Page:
What is the reason that searches are limited on these boards so that you have to wait 120 seconds between them? Sometimes when I search I have a typo or realize my search wasn’t specific enough and get too many hits. Why must I then wait to try again?
I’ve a tendency to double click if the page is a bit slow loading and it is as annoying as all hell for about 119 seconds.
Back in the old days, the hamsters running this place were too weak and feeble to manage something as big as a search without a good nap and a three-course meal between attempts. I suspect the current setup could probably survive without the limitation, but no one’s bothered to change it. I could be wrong. It also provides a brake on malicious people who could try to bring the place to a halt by running zillions of searches.
I search the SDMB using Google. Seems to be a much faster and accurate way of doing things.
Here’s a link to how to use Google to search SDMB much faster and with more specificity than the board’s own search engine can ever hope to do: Google search of SDMB
I did that once and discovered the Giraffe boards and what the people there thought of me…:dubious:
Happens to me often too!
When I became a moderator about 10 years ago, I used to run IP searches on trolls. A search shut down the board for about 45 seconds at that time. Now, that doesn’t mean it would shut down the board for a poster doing a search, but I think that was indicative of how limited the board capability was at that point.
Popping in with the obligatory reminder that waiting time between searches used to be five minutes until a few years ago.
Since the topic has come up again, could someone repost the great SD/Google hacks that two smart Dopers came up with?
Then I could use it to find the hacks if I had a time machine.
And we liked it!
The problem with Google is that it can’t search for posts by a particular user. Which is what most of my searches involve. Only the native search function knows how to do that. To Google, “posts by Cheshire Human” (using my name as an example) is meaningless. It won’t give you useful results.
According to this thread of Google search tricks, you can do:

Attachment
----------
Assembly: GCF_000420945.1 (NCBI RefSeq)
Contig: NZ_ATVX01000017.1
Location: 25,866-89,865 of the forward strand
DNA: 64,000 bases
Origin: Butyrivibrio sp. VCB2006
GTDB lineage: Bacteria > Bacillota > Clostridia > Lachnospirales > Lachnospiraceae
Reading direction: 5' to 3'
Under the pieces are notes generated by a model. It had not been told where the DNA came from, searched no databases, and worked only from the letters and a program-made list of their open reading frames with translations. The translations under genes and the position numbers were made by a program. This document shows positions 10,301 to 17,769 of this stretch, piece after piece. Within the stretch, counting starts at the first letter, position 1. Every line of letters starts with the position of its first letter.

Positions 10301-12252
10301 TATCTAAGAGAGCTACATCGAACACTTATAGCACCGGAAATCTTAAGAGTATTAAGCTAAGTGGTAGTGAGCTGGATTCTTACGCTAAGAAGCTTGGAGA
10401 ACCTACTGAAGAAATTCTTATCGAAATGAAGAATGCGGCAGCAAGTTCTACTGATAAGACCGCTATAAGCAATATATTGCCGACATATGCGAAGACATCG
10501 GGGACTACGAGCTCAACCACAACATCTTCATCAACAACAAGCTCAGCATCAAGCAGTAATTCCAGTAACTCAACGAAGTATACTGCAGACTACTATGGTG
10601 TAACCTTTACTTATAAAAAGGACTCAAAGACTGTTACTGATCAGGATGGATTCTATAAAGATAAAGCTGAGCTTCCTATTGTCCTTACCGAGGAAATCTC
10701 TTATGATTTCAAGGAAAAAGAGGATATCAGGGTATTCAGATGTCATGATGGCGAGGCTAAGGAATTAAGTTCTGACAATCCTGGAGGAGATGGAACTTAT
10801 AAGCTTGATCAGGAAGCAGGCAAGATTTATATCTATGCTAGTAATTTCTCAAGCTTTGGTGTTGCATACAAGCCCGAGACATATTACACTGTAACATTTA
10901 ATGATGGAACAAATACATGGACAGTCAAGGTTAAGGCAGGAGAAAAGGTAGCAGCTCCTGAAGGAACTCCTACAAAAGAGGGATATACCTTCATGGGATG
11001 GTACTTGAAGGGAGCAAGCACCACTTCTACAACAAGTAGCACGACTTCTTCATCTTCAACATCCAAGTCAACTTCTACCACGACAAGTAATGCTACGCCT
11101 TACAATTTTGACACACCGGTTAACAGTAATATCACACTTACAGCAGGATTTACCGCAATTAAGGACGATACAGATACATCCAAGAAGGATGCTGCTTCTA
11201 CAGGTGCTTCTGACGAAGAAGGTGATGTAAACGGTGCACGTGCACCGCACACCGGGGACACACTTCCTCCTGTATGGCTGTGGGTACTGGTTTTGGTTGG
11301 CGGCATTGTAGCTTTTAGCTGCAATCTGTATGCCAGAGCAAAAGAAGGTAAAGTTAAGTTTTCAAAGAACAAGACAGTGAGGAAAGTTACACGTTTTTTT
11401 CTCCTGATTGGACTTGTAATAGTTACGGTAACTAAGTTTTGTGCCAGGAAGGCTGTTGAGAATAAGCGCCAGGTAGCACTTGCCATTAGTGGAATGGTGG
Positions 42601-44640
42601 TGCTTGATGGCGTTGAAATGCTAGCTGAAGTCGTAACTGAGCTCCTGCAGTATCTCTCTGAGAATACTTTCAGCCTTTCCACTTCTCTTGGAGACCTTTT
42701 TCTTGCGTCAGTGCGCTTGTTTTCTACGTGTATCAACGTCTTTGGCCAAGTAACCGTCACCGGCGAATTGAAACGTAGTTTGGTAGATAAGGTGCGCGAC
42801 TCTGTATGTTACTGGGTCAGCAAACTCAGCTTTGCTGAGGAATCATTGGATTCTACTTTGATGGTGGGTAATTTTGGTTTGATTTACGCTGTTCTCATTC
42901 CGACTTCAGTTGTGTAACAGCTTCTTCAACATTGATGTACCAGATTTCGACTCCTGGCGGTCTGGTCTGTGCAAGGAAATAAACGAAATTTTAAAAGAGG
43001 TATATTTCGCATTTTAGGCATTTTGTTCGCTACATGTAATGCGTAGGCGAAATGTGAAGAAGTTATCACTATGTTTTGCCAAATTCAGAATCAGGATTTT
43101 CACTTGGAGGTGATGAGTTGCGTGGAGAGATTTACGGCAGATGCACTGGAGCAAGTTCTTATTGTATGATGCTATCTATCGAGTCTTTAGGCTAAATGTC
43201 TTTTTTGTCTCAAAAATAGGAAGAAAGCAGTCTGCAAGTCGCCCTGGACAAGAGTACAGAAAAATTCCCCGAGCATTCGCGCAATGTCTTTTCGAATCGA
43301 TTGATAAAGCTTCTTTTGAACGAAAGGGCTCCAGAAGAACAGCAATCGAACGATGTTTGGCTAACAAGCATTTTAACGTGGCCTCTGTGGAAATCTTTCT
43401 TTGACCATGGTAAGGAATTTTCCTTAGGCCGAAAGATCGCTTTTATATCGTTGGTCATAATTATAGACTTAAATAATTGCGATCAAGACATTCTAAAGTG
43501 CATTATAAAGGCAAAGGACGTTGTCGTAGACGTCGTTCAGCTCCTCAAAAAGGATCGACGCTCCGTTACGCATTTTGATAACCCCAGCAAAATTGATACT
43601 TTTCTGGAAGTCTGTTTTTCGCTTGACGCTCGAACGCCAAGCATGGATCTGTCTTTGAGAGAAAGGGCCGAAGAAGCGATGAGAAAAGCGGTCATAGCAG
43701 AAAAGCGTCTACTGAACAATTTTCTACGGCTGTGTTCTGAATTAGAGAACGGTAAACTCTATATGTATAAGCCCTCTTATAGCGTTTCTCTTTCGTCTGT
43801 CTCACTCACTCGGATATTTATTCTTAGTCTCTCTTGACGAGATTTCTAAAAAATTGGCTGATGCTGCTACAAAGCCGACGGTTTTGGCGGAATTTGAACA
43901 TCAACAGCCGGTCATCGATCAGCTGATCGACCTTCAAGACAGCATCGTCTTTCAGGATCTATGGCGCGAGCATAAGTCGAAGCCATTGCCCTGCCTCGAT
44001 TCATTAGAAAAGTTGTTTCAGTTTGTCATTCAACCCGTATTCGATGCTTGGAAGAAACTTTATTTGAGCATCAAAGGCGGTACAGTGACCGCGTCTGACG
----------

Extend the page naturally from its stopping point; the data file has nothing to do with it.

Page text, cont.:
site:boards.straightdope.com "Find all posts by Cheshire Human"
I got thisresult, which seems to work. I didn’t click on all the links to verify, but the few I checked popped right to posted by you.
Actually, I just found one where it gave me the post AFTER yours…so it seems like it’s close, but not quite accurate.
Cool! Thanks, I’ll try that next time and compare results to the native search function.
Back in the day, searches involved climbing up and down rolling ladders, copious note taking, oil lamps, and penny candy.
Today, that same search still involves climbing up and down rolling ladders, copious note taking, and oil lamps. But the candy costs about $1.99 these days.
Obligatory complaint that Google actually misses a lot of semantic information, as the text is all just words on a page to google. There is no way to find only posts/threads where a specific person said a specific thing, for example. The only reason google can even find posts from a specific person at all is a hack that relies on the fact that the string “find all posts by <username>” appears in the HTML at the top of each post. If I include the phrase “find all posts by Cecil Adams” in my post, then using the Google-fu others have come up with, this thread will come up in a search for posts by Cecil Adams. Note also that the google solution sucks if you have your “posts per page” set to a higher number than the default, because if google thinks a post is on anything but the first page of a thread, the link is going to be wrong (e.g. if google thinks a post is on page 10, it’s probably on page 4 for me).
Using google is hokey and shitty and makes me kind of embarrassed that the administration thinks it’s a substitute for a working search function. It has its benefits, but it’s not correct to act, as many do, like it’s got no drawbacks.
It’s an engineering job. Outsource it to Marley. Or kick the brownie back to India.
Be grateful: the time limit used to be 5 minutes.